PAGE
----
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compassion towards those who are under their care and protection, he has implanted in them an instinct, that supplies the place of this inherent goodness. I have illustrated this kind of instinct in former papers, and have shewn how it runs through all the species of brute creatures, as indeed the whole animal creation subsists by it.
This instinct in man is more general and uncircumscribed than in brutes, as being enlarged by the dictates of reason and duty. For if we consider ourselves attentively, we shall find that we are not only inclined to love those who descend from us, but that we bear a kind of sopan, or natural affection, to every thing which relies upon us for its good and preservation. Dependence is a perpetual call upon humanity, and a greater incitement to tenderness and pidy, than any other motive whatsoever.
The man, therefore, who, notwithstanding any passion or resentment, can overcome this powerful instinct, and extinguish natural affection, debases his mind even below brutality, frustrates, as much as in him lies, the great design of Providence, and strikes out of his nature one of the most divine principles that is planted in it.
Among innumerable arguments which might be brought against such an unreasonable proceeding, I shall only insist on one.
We make it the condition of our forgiveness that we forgive others. In our very prayers we desire no more than to be treated by this kind of retaliation. The case therefore before us seems to be what they call a' case in point;' the relation between the child and father, being what comes nearest to that between a creature and its Creator. If the father is inexorable to the child who has offended, let the offence be of never so high a nature, how will he address himself to the Supreme Being, under the tender appellation of a Father, and desire of him such a forgiveness as he himself refuses to grant?
To this I might add many other religious, as well as many prudential considerations; but if the lastmentioned motive does not prevail, I despair of succeeding by any other, and shall therefore conclude my paper with a very remarkable story, which is recorded in an old chronicle published by Freher, among the writers of the German history.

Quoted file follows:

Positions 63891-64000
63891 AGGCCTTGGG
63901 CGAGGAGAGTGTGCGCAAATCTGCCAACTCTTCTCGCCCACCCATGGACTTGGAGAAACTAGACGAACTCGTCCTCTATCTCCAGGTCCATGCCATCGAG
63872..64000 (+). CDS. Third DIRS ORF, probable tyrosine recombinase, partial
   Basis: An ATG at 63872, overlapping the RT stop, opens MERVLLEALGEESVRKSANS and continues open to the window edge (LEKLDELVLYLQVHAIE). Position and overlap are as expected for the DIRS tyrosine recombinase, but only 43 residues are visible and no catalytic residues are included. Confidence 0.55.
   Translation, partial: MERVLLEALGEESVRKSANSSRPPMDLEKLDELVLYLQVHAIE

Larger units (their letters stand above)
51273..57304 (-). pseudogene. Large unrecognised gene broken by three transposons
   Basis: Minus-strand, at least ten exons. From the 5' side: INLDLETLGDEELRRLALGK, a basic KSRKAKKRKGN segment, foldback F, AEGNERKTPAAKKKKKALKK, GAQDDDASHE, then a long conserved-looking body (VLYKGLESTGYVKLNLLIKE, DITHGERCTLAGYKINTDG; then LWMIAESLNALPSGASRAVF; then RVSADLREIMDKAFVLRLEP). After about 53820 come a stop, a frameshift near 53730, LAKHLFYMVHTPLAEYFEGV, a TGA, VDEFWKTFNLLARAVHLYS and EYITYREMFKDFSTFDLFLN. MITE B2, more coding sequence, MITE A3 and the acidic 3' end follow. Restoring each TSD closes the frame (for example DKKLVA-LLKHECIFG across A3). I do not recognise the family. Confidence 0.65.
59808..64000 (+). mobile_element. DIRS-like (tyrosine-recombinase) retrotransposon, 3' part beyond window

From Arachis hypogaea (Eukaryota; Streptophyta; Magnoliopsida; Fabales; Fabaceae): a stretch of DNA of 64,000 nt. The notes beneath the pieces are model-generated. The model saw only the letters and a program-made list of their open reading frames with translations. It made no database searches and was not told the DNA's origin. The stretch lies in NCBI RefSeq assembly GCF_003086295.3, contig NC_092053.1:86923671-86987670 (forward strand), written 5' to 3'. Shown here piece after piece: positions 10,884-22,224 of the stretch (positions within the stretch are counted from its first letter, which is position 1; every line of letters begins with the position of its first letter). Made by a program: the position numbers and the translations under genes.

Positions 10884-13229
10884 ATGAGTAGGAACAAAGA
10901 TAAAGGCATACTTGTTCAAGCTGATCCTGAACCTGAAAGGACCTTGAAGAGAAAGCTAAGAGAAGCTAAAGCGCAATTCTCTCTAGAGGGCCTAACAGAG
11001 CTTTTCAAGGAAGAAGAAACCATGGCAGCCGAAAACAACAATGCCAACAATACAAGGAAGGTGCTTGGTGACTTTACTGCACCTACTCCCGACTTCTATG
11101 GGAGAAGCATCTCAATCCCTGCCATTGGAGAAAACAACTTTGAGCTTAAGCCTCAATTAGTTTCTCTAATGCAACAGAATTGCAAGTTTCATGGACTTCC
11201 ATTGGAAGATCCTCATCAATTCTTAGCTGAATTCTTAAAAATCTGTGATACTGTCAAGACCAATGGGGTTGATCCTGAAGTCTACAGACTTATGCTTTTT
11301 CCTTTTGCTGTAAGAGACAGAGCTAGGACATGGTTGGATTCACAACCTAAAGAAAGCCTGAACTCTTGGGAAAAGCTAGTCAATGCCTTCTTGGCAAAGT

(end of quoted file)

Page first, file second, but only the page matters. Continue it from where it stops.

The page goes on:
Eginhart, who was secretary to Charles the Great, became exceedingly popular by his behaviour in that post. His great abilities gained him the favour of his master, and the esteem of the whole court. Imma, the daughter of the emperor, was so pleased with his person and conversation, that she fell in love with him. As she was one of the greatest beauties of the age, Eginhart answered her with a more than equal return of passion. They stifled their fames for some time, under the apprehension of the fatal consequences that might ensue. Eginhart at length resolving to hazard all, rather than live deprived of one whom his heart was so much set upon, conveyed himself one night into the princess's apartment, and knocking gently at the door, was admitted as a person who had something to communicate to her from the emperor. He was with her in private most part of the night; but upon his preparing to go away about break of day, he observed that there had fallen a great snow during his stay with the princess. This very much perplexed him, Jest the prints of his feet in the snow might make discoveries to the king, who often used to visit his daughter in the morning. He acquainted the princess Imma with his fears; who, after some consultations
upon the matter, prevailed upon him to let her carry him through the snow upon her own shoul